The hon. Lady is making the case clearly for the urban context, but does she agree that in rural areas such as mine, which have faced a housing crisis for years, people face even less choice? I am sure that she will mention the fears that people living in houses with adaptations for disability have raised. Although more money is coming from the Government, it is less than clear how it will reach our constituents.

I thank the hon. Gentleman for his intervention. I will come on to mention that later in my speech. Other hon. Members have raised the issues of people with disabled children and of rural housing. As he says, there is very little housing stock available for people to rent anyway.

Let me talk about the Underwood estate, on the outskirts of Newport. It has 138 three-bedroom properties, 45 two-bedroom properties and no one-bedroom flats, apart from 12 that are reserved for pensioners and disabled people. In the past, we needed larger properties, so that is what councils built. Wales will be hit hard because of a relative shortage of smaller housing. Newport is clearly not alone, as many housing associations across Wales face the same issue. Scarcity of larger properties is a problem in big cities in England, but in Wales, there is a scarcity of smaller properties.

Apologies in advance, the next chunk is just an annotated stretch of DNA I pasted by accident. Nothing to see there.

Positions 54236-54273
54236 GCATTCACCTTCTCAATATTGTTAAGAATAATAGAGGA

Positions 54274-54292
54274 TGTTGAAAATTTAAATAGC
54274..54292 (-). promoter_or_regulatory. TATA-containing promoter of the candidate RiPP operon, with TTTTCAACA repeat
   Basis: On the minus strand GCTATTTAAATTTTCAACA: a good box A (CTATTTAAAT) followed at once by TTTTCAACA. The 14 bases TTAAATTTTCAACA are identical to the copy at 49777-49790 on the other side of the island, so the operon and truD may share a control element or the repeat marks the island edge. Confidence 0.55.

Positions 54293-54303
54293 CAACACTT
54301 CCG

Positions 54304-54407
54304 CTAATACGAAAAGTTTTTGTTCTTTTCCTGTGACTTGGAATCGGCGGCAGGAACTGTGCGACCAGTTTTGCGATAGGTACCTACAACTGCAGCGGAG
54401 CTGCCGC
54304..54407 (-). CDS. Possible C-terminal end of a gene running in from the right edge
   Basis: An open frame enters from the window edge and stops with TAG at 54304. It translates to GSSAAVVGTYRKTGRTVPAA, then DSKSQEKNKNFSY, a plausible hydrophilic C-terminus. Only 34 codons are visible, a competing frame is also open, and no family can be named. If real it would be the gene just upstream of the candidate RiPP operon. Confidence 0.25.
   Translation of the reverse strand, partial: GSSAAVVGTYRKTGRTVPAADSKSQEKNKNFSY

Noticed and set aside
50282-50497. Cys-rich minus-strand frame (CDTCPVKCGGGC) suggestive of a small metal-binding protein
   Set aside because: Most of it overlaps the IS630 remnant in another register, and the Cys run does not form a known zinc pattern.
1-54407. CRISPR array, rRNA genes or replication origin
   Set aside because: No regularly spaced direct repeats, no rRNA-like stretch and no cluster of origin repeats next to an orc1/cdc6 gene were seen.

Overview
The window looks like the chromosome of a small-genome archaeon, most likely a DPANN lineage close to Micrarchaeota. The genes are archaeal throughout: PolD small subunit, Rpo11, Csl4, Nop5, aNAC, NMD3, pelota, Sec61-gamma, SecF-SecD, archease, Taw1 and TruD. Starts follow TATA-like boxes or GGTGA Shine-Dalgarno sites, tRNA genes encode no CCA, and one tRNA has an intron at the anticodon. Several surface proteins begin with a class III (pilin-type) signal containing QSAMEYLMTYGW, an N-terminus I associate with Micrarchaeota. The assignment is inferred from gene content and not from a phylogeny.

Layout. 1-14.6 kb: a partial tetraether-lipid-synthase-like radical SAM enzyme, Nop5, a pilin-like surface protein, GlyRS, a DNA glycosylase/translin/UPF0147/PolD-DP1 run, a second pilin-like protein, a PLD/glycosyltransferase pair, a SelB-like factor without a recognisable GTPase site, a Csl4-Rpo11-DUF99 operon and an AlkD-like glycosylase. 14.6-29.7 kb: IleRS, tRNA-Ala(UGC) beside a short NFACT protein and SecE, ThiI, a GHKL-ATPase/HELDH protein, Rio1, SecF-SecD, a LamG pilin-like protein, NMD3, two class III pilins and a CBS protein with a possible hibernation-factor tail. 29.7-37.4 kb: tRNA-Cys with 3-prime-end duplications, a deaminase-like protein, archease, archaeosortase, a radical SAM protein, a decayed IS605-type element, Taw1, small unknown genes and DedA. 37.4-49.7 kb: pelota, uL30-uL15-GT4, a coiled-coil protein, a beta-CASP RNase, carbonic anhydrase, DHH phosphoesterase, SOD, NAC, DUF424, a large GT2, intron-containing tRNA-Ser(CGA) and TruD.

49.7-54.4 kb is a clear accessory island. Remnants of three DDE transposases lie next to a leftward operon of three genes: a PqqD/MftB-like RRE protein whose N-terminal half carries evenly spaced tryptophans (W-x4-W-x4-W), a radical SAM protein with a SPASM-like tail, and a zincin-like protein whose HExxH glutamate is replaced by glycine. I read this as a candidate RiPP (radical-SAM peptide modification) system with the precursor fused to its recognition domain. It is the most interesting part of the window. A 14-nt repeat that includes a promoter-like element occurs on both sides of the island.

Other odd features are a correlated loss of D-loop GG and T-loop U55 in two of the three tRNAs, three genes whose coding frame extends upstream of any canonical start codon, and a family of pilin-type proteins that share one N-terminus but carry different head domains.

I congratulate the hon. Lady on securing what is undoubtedly an important debate in a Welsh context. The point that she makes about the shortage of smaller properties in Wales is one that I fully accept. Does she share my surprise therefore that the Wales and West Housing Association has decided that the coalition Government’s policy will be imposed on all tenants regardless of whether or not they are on housing benefit? Surely, that is a restriction on people who might be willing to pay the going rate for a three-bedroom house.